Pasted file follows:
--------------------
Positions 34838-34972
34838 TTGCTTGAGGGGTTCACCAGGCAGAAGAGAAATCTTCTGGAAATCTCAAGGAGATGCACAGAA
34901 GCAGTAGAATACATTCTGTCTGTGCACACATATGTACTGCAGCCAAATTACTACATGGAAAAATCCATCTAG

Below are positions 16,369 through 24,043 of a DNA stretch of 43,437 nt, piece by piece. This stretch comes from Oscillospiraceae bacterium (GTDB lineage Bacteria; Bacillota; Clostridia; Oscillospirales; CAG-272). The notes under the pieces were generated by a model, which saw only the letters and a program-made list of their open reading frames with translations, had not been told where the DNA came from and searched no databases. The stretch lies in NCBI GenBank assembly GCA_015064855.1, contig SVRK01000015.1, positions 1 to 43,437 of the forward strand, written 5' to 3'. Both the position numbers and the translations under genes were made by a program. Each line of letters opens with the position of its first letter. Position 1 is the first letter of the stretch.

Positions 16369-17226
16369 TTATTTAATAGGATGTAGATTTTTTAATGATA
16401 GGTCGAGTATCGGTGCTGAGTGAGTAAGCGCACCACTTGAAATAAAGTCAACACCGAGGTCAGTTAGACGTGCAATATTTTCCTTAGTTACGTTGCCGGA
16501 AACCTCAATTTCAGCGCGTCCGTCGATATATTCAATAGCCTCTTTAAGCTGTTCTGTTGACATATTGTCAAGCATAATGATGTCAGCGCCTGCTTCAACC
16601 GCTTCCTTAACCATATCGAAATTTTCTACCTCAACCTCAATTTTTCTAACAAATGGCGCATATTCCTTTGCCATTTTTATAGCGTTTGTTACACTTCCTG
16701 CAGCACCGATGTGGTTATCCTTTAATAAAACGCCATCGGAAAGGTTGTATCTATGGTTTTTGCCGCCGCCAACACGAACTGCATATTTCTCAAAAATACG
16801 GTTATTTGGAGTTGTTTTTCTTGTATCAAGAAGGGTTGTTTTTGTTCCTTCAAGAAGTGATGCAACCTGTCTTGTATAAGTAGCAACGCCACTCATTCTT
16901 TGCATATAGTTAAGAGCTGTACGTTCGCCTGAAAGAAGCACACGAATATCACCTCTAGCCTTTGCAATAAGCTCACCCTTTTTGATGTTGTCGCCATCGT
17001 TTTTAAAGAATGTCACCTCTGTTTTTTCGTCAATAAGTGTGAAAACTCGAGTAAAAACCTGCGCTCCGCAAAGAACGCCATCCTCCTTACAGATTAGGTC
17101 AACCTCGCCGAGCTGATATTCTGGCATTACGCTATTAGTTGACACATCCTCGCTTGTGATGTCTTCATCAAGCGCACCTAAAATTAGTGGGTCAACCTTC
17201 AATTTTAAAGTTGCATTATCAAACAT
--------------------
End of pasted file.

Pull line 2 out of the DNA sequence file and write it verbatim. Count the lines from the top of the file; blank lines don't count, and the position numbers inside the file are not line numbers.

34838 TTGCTTGAGGGGTTCACCAGGCAGAAGAGAAATCTTCTGGAAATCTCAAGGAGATGCACAGAA